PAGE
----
That was a very brilliant perspective and one that had not occurred to me. Thankyou for presenting this in a new light. I tend to agree with this because of various factors in my own devotional life. I would imagine also that temples Vs. bhakti-vriksha groups and vice-versa may strike fear into the hearts of say, temples that may already have economic suppoprt from it's congregation, (especially Indian-bodied) congregations and so what is discussed here while illuminating may be viewed as a kind of "catch-22" depending on time and place.

For example, in India at least, what I observed when I was in Mumbai and Vrndavana in 2004, is that the temple seems to be a vibrant place and as such, it appeared that the congregation rallies around the temple.

In North America, the reverse seems to be true especially after the disappearnce of His Divine Grace Srila Prabhupada. Ironically, Srila Prabhupada did say to a devotee once that one day temples would be places that would be for Brahmanas and pujaris etc and that ISKCON would have a thriving congregation. In as much as Catholics for example are basically a congregation and the priests and nuns etc. maintain the parish or whatever. Perhaps this is the future of ISKCON.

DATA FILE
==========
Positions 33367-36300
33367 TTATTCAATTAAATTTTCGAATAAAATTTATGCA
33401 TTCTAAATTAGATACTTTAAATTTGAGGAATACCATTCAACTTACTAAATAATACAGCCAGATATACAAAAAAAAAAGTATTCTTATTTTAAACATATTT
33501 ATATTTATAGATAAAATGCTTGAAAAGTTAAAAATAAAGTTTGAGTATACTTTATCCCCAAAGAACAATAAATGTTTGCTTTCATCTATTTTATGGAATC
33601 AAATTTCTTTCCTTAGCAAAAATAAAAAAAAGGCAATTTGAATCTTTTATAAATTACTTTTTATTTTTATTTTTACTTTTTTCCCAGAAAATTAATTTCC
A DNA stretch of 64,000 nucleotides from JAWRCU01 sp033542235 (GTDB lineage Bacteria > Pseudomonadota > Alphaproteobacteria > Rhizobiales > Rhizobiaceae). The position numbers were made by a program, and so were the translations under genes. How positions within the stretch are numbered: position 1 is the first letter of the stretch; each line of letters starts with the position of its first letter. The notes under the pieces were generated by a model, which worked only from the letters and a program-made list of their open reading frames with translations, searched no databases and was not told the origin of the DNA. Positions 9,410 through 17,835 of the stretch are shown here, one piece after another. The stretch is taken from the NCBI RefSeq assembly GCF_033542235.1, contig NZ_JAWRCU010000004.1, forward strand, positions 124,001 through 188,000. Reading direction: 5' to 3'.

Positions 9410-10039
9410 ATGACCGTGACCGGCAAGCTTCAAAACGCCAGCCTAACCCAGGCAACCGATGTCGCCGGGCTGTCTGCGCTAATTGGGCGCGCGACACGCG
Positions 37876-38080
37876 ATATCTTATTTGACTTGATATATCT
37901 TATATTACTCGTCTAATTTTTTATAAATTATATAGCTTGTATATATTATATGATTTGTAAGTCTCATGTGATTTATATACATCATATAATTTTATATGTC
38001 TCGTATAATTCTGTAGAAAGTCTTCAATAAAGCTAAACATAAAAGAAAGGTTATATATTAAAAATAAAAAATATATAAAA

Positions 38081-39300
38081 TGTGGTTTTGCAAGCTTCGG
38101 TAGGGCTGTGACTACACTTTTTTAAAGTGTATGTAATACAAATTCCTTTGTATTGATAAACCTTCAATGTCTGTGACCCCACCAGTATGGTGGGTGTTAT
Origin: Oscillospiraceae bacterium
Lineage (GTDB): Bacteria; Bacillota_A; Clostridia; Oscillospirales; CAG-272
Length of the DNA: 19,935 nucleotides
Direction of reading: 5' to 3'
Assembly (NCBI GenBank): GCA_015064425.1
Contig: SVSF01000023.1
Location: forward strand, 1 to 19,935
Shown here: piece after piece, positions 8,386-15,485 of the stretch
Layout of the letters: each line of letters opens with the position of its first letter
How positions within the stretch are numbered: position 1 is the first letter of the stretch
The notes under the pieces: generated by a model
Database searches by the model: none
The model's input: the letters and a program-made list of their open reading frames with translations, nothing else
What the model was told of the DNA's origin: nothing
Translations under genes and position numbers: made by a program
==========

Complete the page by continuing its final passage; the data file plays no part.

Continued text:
It has also been my experience that for the last 27 years most people who are interested in Krsna consciousness love the philosophy of the Vedas and vegetarianism while coming to the temple may make them shy. The reason for this is the idea of deity worship which for most westerners and the unusualness of chanting the holy names, at least in the beginning, that seems diamtrically opposed to their ingrained beliefs inculcated by the Judeo-Christian ethic.

So I would imagine the above article in the end makes a lot of sense because perhaps it is the most practical way to have the general mass of people tip-toe ever so gently into the waters of Vaisnavism. After all, in the end, it is Krsna consciousness and the conclusions of sastra that is the summun bonnum. This of course is also important because of the gap in establishing a "Varnasrama" situation which would of course take in the "temple and congregational" community which by the way was seen in a film called, "Lagaan" whereby the village community had their temple and where the villagers were all Krsna conscious yet going about their respective jobs in the varna etc. In this light, the above article begins to make sense.